What brought Yoshiro Mori’s resignation as the president of the Tokyo Organizing Committee of the Olympic and Paralympic Games was heavy pressure from widespread public criticism both inside and outside Japan, after his sexist comments that women talk too much and make meetings drag on.

When his comments were first reported, many people must have thought “Not again!” and felt some kind of helplessness. And the people around Mori, as well as he himself, must have underestimated the situation. They expected that if Mori withdrew the remarks and apologized, the issue would be closed. They asked Mori to stay in the position. However, his “apology” press conference, which revealed he did not understand what was wrong, fueled the public anger and even worsened the situation. The International Olympic Committee also altered its stance. Some say this resignation only took place as a result of foreign pressure. But it’s not just that. Eleven young Japanese women started an online Change. org petition demanding Mori’s resignation and collected over 150,000 signatures immediately.

The problem with the remarks by Mr. Mori is, firstly, a stereotypical gender view that meetings with many women take a lot of time. It has nothing to do with attendance of women whether a meeting takes a long time or not, even if he spoke from his own experience. Secondly, what is wrong if “a meeting takes a long time”? The thing about democratic meetings is that they are based on mutual agreement. They inherently take time and work. His remarks suggested that most meetings he has attended in the past were finished in a short time thanks to the attendees trying to read the feelings of their seniors and the root-binding process, or consensus building in advance. Mori’s attempt to pick his own successor, which invited further criticism, also indicated that he did not really understand what mattered. Thirdly, his remark “The women at our organizing committee all know their place” clearly had a deterrent effect on women. This could be read as threatening. He was saying to women, “You should know your place.”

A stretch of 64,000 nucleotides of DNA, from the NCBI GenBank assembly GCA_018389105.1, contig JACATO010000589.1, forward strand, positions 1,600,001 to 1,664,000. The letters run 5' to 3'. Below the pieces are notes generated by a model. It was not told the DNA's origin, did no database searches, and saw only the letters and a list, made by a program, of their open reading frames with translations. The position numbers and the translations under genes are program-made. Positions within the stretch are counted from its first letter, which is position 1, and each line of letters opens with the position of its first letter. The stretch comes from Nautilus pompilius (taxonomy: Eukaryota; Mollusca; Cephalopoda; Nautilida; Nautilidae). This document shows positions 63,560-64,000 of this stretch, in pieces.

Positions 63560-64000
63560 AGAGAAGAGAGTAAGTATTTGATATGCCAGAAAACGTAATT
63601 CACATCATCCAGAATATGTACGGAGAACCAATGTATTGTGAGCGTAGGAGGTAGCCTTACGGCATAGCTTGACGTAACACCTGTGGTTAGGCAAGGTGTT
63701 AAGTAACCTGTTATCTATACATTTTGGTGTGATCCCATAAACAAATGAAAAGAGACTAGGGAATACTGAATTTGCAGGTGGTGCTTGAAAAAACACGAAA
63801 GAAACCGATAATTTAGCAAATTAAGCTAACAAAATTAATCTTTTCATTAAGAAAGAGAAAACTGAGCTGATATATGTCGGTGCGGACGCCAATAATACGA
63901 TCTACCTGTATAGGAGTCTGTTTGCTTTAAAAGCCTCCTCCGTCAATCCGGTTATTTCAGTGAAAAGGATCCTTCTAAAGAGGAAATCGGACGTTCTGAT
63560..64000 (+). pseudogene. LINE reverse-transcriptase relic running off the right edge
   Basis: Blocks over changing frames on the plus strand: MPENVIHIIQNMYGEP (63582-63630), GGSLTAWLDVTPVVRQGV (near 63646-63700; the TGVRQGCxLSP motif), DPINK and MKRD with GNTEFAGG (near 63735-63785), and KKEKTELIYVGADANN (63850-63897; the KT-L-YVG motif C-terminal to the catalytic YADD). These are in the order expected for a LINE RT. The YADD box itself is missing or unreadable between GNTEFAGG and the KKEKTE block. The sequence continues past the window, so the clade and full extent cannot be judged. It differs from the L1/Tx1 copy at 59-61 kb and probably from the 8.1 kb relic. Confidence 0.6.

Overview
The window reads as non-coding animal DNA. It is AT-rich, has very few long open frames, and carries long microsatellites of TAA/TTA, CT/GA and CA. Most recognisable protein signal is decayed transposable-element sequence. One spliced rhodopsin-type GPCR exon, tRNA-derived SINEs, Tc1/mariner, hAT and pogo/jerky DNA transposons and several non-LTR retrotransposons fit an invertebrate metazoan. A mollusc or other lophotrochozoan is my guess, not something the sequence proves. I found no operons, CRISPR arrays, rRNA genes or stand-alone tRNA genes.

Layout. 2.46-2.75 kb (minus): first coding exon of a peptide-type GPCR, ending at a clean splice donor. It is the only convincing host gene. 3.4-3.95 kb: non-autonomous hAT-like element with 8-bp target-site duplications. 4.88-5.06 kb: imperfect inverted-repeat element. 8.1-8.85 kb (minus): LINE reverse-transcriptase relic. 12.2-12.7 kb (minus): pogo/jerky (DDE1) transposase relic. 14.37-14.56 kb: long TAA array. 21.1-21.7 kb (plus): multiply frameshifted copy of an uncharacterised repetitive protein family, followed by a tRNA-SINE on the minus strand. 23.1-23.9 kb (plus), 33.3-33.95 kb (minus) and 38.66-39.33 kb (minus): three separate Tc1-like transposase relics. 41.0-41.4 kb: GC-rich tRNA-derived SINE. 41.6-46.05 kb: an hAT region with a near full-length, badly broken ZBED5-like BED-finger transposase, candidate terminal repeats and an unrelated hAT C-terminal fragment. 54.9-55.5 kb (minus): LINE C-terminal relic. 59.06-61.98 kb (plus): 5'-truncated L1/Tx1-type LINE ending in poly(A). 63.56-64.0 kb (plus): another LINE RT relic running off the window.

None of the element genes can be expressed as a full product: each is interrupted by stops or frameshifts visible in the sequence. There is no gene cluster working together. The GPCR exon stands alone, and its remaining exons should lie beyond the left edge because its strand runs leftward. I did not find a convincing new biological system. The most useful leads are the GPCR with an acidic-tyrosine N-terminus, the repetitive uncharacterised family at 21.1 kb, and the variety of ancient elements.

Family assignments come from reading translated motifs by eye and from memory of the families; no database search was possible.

But on social media, using that remark against him, the hashtag #wakimaenaionna (women who don’t know their place) went viral. That’s a clever thing to say, I thought, impressed. Regardless of how many women are present, they would not be able to change Japanese organization culture if they all “knew their place.” A post with #wakimaenaionna says she has realized that she was among the women who picked up the bad habit of “knowing their place.” This moved my heart. You can’t say this without pain.

It was also considered inappropriate that many committee members laughed when they heard the above remarks by Mori. Silence is agreement and laughter is accomplice. Yuko Inazawa, who became the first female board member of the Japan Rugby Football Union, said, “I thought he was referring to me.” She also said, “I have to admit that I would laugh too back then. I was the only woman member at that time. Perhaps I was trying to be in the men’s circle by laughing and letting it pass.” From those comments, many of us were reminded of our bitter memories of inner conflict.

Mori’s remark highlighted not only his sexist nature but also the committee’s culture where they agree by laughter, and the sports industry’s tendency where politics and interests silence athletes. And there is more than that. The anger quickly spread because many women felt the problem was also theirs. Another big change is that older generations of women have started to speak up, saying “That’s enough. Our generation should be the last one to experience things like that.”

When women learn to “know their place” and “be patient,” sexism prevails. Silence is agreement and laughter is accomplice. Yes, you will be a partner in crime then. In order to avoid that, you should issue a yellow card on the spot. Unfortunately, yellow cards issued by men, not women, seem to work better for men. So, men should not be bystanders, not to mention that neither men nor women should be partners in crime.

Original article written by Chizuko Ueno
for Chizuko’s Blog (reprinted from “Tengan” in the Kyoto Shimbun newspaper with permission)
Translated by A. Tawara

Traditional Chinese
Simplified Chinese